The winery is not even three years old, and the winemaker is rather young too.
Ben Parsons began his business in the beginning of the recession with no help from the bank, just a small nest-egg and a big dream to start over.
"It all started a decade ago when I took a job on the Western Slope," Parsons said. "I didn't even know there were wineries in Colorado."
The London native fell in love with the landscape and the hidden vineyards in Palisade where he began crushing grapes and making wine.
"And I stayed. I was there at Canyon Wind for four years. Then, I went into consulting in Durango where I was commuting to Cortez every day," Parsons said.
But in 2007 tragedy struck. Parsons lost his father to colon cancer.
"It was the impetus to do what I wanted to do, to start a winery of my dreams and perhaps of his," Parsons said.
With a lot of heart and a little inheritance, Parsons moved to Denver and built his own winery in the heart of the Santa Fe Arts District.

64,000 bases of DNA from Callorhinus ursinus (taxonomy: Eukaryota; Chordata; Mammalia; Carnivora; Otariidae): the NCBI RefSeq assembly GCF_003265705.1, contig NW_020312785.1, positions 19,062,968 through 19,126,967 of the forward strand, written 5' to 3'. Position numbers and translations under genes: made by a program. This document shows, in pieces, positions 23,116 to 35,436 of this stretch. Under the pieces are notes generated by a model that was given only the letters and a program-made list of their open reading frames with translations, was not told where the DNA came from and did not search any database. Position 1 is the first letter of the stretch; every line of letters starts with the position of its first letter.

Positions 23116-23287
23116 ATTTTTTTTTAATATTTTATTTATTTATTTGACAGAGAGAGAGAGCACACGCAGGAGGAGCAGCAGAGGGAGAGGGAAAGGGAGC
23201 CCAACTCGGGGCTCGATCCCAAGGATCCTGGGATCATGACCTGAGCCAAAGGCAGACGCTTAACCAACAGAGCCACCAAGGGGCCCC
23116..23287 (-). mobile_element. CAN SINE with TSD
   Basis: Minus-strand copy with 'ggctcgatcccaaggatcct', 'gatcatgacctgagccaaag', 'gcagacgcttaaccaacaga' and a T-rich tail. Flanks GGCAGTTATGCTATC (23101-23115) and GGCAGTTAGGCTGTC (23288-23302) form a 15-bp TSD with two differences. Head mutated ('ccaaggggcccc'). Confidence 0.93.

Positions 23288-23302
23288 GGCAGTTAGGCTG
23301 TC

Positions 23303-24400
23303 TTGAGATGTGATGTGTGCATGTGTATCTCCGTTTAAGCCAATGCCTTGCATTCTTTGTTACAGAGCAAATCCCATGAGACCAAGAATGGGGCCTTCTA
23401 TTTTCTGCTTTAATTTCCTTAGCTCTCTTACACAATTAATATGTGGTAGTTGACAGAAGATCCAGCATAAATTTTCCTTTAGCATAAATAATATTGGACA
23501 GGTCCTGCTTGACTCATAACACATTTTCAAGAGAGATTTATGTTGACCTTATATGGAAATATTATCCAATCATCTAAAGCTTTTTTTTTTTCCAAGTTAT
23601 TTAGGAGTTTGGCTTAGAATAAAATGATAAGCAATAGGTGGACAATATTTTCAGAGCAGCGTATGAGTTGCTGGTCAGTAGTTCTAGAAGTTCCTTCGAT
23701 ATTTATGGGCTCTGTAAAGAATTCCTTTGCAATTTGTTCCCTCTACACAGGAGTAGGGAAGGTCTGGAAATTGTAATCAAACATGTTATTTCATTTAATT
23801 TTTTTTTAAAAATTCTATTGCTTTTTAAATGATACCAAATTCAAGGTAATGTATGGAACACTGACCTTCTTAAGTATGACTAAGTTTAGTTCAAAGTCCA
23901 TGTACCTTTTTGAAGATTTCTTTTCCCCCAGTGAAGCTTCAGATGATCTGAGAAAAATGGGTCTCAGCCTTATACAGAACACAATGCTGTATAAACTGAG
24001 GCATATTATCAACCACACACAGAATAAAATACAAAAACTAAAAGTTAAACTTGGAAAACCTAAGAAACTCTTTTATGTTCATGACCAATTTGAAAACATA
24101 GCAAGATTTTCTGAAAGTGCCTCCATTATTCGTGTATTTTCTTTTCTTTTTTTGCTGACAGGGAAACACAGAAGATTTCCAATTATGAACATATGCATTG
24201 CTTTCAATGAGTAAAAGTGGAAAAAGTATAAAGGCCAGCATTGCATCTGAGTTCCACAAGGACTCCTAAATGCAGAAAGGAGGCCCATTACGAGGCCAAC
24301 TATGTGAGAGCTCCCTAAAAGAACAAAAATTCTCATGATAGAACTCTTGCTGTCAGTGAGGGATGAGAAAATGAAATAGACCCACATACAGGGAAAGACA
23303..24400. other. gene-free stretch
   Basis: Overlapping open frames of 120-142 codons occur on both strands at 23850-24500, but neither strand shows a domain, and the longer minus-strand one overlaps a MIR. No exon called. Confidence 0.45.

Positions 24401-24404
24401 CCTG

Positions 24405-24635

"It's an urban winery in the city. It's in an alley in a quonset hut," Parsons said.
The old military shelter is his new wine cellar where he hopes to bottle an infinite amount of concoctions.
"The winery is called the Infinite Monkey Theorem," Parsons said. "It is a theory that says if you set a monkey at a typewriter, and it had an infinite amount of time, it would type the entire works of Shakespeare."
It is a bit philosophical, but Parsons says the name fits perfectly with his wine.
"It's not pretentious at all," Parsons said.
For more information on Infinite Monkey Theorem visit www.theinfinitemonkeytheorem.com
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